HPS Alternative - "Clutch Healing"!

90 Pandaren Monk
6735
Background

People on this forum often complain about how HPS doesn't really matter, and that it doesn't really measure the skill of a healer. The argument against it (a good one) is that not all healing is of equal value. For example, a 30k heal that saves the tank 1 second before he would have died is much more valuable than a 30k heal that snipes a HOT just to top someone off.

It's important to remind everyone that the vast majority of the time, healers only have one job: Keeping people alive!

Healing itself is not their job, it is only the means they use to do their job. As long as there are no deaths in a fight, the healers could not have done any better, regardless of how much healing they did.

There are plenty of instances when healing is, in fact, useless, such as:
• Overhealing (Obvious one)
• If a tank ends a fight with 350k health, then the last 349,999 healing they received was useless, since they would have survived without it.
• Typical HOT sniping situations like the one mentioned above
• Etc…

It is clear what we need. We need a healing metric that measures our performance at keeping people alive, not just our performance at healing!!

Clutch Healing

My idea for such a metric is called Clutch Healing. Measuring Clutch Healing differs from normal healing in two major ways:

1) Only useful healing has any value (see above)
2) The value of a heal increases as the time available to deliver it decreases


Let's explain number 2 with an example! Suppose someone with 100 max HP (lol) goes through these 2 scenarios

A)
Takes 55 dmg (45 HP)
1 sec passes
receives a heal for 15 (60 HP)
1 sec passes
takes 55 dmg (5 HP)

B)
Takes 20 dmg (80 HP)
1 sec passes
Takes 20 dmg (60 HP)
1 sec passes
Takes 20 dmg (40 HP)
1 sec passes
Takes 20 dmg (20 HP)
1 sec passes
receives a heal for 15 (35 HP)
1 sec passes
Takes 30 dmg (5 HP)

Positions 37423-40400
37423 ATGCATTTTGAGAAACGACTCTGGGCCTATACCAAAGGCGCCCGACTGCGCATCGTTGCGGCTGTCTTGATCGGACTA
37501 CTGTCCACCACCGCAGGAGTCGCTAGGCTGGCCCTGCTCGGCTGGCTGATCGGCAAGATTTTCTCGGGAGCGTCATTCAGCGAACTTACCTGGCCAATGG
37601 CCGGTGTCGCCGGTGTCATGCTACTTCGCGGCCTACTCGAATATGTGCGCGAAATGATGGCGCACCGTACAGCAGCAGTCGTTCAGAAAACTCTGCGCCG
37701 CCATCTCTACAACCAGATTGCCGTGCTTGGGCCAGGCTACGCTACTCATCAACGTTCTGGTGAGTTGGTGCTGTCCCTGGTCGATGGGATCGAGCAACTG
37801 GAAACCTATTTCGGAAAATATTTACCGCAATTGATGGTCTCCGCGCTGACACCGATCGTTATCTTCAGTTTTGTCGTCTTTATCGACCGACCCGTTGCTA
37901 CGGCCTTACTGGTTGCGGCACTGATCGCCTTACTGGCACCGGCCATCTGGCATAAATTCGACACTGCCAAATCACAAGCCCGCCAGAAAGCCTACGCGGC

In both these scenarios, 15 healing was done 1 second before they would have died, leaving them with 5 hp. A normal healing meter wouldn't differentiate between these scenarios, but wouldn't you agree that it requires more skill to heal through scenario A than scenario B? Why is that?

It's because there was less time to react in scenario A. The guy went from 100 to 0 in 2 seconds, as opposed to taking 5 secs in scenario B. Keeping the guy alive in scenario A requires a faster reaction time, maybe a faster, more inefficient heal, maybe using a cool down. A raid fight full of scenario As would require more skilled healing than a fight full of scenario Bs. It's burst damage that kills in both PVP and PVE, and burst damage requires … clutch healing! That's why the value of a heal should scale with the reaction time needed.

I have a basic algorithm that can calculate the reaction time required for each heal from a basic combat log, but I haven't thought much about stuff like the magnitude of the reaction time scaling factor, min and/or max values etc. I also have no experience creating add-ons or anything like that. I just wanted some opinions on the basic concept before elaborating on this any more.

So what do you think?
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100 Undead Priest
10715
There's no way to calculate what you are trying to calculate. If I play smarter and stand in the right spot, I *create* more time for myself to react and thus would appear to be a worse healer than a purely reactive healer.

There is, similarly, no way to measure the value of a fast Dispel.

When I heal someone and keep them at high health, they are much less likely to pop their Healthstone and Personals, but it cannot be measured if they would have otherwise wasted those abilities.

There is unfortunately no measure for a good healer aside from "did the boss die?" which is a metric for all players involved.
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MVP
90 Blood Elf Paladin
HC
12145
The argument against it (a good one) is that not all healing is of equal value. For example, a 30k heal that saves the tank 1 second before he would have died is much more valuable than a 30k heal that snipes a HOT just to top someone off.